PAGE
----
Millennium Post

Isro seeking Lord Balaji’s blessings is superstition, says CNR Rao

Bharat Ratna-designate Professor C N R Rao terms Isro's long-time practice of seeking the divine blessings in Tirupati before its space missions an act of superstition he does not believe in.

‘Yes’, he replied when a reporter asked if he thought the space agency placing a miniature replica of soon-to-be-lofted satellite at <span style="border-bottom: 1px solid #0000FF !important;text-decoration:underline !important;color:#0000FF !important">the feet of Lord Balaji in <span style="border-bottom: 1px solid #0000FF !important;text-decoration:underline !important;color:#0000FF !important">the temple town of Tirupati
in <span style="border-bottom: 1px solid #0000FF !important;text-decoration:underline !important;color:#0000FF !important">Andhra Pradesh, every time before its launch from Sriharikota spaceport, amounts to superstition.

‘Human beings are scared. They think that if they do offerings, their work will get right. What to do?’, the eminent scientist said at a meet-the-press programme hosted by the Press Club of Bangalore.

‘I am not superstitious. I don't believe in astrology. I don't believe in any other kind of superstition’, the president of Jawaharlal Nehru Centre for Advanced Scientific Research (JNCASR) here and chairman of the Prime Minister's Scientific Advisory Council, replied to another question.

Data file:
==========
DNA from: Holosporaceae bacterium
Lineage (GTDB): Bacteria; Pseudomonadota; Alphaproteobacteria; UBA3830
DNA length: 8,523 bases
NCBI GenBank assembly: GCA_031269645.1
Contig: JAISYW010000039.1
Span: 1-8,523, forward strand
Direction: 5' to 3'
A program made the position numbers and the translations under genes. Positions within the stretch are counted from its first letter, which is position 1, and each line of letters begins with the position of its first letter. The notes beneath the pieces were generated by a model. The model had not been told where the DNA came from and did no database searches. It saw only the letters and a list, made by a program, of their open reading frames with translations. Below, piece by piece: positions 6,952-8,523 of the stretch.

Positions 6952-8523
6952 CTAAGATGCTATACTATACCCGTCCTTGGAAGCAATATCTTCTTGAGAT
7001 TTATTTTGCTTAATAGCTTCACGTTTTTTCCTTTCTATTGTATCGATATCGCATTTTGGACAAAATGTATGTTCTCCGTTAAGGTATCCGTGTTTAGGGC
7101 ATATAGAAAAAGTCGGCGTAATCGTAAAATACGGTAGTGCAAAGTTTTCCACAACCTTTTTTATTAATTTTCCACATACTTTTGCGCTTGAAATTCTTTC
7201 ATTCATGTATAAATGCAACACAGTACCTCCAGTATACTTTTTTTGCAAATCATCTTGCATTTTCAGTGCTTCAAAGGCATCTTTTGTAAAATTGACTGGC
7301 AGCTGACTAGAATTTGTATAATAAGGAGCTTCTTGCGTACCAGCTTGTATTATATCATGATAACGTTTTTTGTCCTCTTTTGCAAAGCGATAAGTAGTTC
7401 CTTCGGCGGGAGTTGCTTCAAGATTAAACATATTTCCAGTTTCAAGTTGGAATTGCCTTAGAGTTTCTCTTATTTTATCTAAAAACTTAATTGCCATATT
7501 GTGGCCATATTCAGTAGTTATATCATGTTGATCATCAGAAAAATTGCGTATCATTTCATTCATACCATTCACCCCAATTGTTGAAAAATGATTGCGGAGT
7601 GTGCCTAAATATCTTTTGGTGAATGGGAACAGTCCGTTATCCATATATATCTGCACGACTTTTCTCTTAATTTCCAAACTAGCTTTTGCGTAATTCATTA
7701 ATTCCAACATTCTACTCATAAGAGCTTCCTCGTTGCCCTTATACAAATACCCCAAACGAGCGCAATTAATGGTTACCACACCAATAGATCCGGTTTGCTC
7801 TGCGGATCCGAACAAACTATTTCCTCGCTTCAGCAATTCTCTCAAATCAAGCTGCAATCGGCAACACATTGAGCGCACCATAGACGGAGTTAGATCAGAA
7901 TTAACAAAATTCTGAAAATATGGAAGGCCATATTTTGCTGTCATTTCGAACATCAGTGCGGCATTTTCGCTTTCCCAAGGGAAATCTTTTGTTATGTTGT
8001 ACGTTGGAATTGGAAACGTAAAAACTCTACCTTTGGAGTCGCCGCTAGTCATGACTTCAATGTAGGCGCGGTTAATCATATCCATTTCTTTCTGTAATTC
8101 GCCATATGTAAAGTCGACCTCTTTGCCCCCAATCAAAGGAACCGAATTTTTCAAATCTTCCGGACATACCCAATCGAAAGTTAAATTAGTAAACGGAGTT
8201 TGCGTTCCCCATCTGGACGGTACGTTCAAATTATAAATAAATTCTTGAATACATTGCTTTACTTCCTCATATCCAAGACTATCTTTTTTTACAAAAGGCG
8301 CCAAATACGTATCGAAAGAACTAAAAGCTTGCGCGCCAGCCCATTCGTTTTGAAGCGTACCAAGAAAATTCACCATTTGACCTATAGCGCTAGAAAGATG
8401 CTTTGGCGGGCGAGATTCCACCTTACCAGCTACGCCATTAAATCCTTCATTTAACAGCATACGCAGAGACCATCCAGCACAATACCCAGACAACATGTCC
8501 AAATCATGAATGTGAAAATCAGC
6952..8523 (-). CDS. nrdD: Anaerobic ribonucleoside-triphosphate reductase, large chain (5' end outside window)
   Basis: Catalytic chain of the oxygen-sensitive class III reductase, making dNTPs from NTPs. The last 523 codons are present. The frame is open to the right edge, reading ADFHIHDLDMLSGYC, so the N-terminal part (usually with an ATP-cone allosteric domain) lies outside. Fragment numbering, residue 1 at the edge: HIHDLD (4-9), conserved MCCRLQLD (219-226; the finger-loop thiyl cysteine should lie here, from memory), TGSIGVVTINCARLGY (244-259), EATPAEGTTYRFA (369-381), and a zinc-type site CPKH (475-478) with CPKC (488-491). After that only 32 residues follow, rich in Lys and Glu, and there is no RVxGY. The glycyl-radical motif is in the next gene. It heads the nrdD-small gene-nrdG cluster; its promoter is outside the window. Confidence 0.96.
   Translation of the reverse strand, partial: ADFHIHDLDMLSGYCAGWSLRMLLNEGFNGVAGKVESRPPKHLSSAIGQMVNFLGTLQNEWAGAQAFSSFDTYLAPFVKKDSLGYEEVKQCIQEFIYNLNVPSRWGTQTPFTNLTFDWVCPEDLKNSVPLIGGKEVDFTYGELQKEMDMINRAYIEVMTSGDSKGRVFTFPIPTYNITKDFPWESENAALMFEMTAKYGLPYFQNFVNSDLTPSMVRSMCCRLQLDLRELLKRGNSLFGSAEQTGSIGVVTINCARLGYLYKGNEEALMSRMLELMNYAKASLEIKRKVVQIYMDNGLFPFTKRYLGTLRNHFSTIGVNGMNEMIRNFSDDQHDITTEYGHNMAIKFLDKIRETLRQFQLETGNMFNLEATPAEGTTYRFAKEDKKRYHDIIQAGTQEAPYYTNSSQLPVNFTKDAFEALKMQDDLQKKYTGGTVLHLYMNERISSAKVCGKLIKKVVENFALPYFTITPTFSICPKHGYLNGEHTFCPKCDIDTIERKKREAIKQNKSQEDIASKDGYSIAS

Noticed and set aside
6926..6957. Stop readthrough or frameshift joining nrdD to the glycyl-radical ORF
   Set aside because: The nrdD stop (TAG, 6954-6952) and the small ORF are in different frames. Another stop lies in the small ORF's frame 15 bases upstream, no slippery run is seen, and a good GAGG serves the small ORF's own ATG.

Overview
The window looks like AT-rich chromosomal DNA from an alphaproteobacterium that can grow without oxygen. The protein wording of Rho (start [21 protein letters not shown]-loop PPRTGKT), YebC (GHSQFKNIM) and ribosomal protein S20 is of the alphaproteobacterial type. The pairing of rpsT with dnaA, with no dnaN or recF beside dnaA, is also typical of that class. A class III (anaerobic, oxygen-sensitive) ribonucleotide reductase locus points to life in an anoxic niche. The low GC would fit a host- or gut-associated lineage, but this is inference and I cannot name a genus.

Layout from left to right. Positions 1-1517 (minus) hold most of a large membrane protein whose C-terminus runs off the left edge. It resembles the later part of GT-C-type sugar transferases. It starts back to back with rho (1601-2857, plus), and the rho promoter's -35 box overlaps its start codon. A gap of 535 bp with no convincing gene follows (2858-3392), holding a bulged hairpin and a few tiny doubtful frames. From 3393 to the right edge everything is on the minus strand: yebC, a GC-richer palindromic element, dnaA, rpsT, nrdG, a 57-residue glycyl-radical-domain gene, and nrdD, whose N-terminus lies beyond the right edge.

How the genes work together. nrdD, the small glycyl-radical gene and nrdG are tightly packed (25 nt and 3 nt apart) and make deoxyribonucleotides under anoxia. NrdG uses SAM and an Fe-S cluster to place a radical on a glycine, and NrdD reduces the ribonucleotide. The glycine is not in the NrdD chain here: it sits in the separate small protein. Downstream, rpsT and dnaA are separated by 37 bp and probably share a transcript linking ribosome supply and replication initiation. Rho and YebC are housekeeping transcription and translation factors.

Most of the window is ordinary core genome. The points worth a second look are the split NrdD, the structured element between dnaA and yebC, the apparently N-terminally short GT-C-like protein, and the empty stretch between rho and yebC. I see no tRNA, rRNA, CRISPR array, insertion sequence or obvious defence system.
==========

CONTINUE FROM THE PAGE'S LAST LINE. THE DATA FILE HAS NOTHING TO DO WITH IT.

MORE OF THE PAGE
Meanwhile, Rao said there was an impression that he is anti-information technology, which is not correct, adding, he held the view that other sectors should not be deprived of bright youngsters as bulk of the talent opts for IT as a career.

But, he admitted that ‘quality of science from India is not very good’.

Rao lavishly praised China's strides in the field of science and said it's investing heavily in the field. ‘They have beaten the world; America is nothing’.

<span style="border-bottom: 1px solid #0000FF !important;text-decoration:underline !important;color:#0000FF !important">Indians are easy-going. Indian youngsters are second to none but they need to be far more determined to succeed and have to be fiercely proud in being Indians.

Meanwhile, on Friday <span style="border-bottom: 1px solid #0000FF !important;text-decoration:underline !important;color:#0000FF !important">CNR Rao became the first Indian scientist to be elected as honorary foreign member of <span style="border-bottom: 1px solid #0000FF !important;text-decoration:underline !important;color:#0000FF !important">Chinese Academy of Science (CAS).
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